With Section 4 gutted, Holder is relying on Section 3 of the Voting Rights Act to uphold pre-clearance requirements. Under Section 3, if the Justice Department can prove that states or jurisdictions have committed constitutional offenses, federal courts may impose federal oversight rules.
“Based on the evidence of intentional racial discrimination that was presented last year in the redistricting case, Texas v. Holder – as well as the history of pervasive voting-related discrimination against racial minorities that the Supreme Court itself has recognized – we believe that the State of Texas should be required to go through pre-clearance process whenever it changes its voting laws and practices,” Holder said.
Rep. G.K. Butterfield (D-N.C.), a black caucus member and former North Carolina judge, said he met with Holder earlier in the week and encouraged him to look at other provisions in the Voting Rights Act that would continue to make Section 5 enforceable.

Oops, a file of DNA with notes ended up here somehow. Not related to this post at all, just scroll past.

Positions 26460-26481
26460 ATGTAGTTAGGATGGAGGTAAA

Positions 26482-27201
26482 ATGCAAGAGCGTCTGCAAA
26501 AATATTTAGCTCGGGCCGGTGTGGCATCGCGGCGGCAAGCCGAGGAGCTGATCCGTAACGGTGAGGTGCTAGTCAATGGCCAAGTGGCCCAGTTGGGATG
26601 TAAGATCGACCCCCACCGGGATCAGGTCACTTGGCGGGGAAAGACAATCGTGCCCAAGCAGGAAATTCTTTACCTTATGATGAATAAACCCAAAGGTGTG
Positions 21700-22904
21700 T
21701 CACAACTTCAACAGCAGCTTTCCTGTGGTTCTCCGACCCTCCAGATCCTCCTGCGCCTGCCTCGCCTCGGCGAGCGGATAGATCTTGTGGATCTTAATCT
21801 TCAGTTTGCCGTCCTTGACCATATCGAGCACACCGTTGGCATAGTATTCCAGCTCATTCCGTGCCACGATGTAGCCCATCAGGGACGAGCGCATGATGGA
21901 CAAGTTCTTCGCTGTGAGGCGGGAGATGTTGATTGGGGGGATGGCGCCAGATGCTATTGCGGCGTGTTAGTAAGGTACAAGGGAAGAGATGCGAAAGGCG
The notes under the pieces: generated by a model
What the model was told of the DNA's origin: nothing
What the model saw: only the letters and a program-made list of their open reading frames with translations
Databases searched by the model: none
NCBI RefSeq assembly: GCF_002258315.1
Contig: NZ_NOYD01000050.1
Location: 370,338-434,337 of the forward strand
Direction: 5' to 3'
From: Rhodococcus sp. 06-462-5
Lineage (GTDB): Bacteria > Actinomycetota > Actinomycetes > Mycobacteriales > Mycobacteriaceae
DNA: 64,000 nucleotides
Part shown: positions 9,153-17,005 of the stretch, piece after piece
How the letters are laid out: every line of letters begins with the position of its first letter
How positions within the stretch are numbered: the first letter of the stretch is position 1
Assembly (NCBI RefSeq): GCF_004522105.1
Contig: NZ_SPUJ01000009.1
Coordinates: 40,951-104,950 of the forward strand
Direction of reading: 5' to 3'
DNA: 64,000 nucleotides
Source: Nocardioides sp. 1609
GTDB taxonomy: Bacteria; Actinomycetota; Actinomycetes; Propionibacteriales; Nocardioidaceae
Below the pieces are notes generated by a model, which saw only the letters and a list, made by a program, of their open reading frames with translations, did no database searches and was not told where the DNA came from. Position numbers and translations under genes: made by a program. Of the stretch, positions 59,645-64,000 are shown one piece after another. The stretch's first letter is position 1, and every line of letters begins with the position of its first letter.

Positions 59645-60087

“Wherever the attorney general can find flagrant violations of the Voting Rights Act…he needs to bring lawsuits,” Butterfield told reporters.
In Texas, Republican Gov. Rick Perry condemned Holder’s action, saying the attorney general showed “utter contempt for our country’s system of checks and balances.”
“This end round the Supreme Court undermines the will of the people of Texas, and cast unfair aspersions on our state’s common-sense efforts to preserve the integrity of our election process,” the governor said in a statement.
Rep. Joe Barton (R-Texas) simply called Holder’s move “nuts.”
“To say Texas is discriminatory is absolutely ridiculous,” Barton told reporters on Capitol Hill. “When the Voting Rights Act was passed in the 60s, it was necessary.
There was discrimination and I think the Voting Rights Act, for its time, was an acceptable remedy, or attempt to remedy, that discrimination. The Texas of today is not anywhere close to where the Texas of a long time ago may have been.”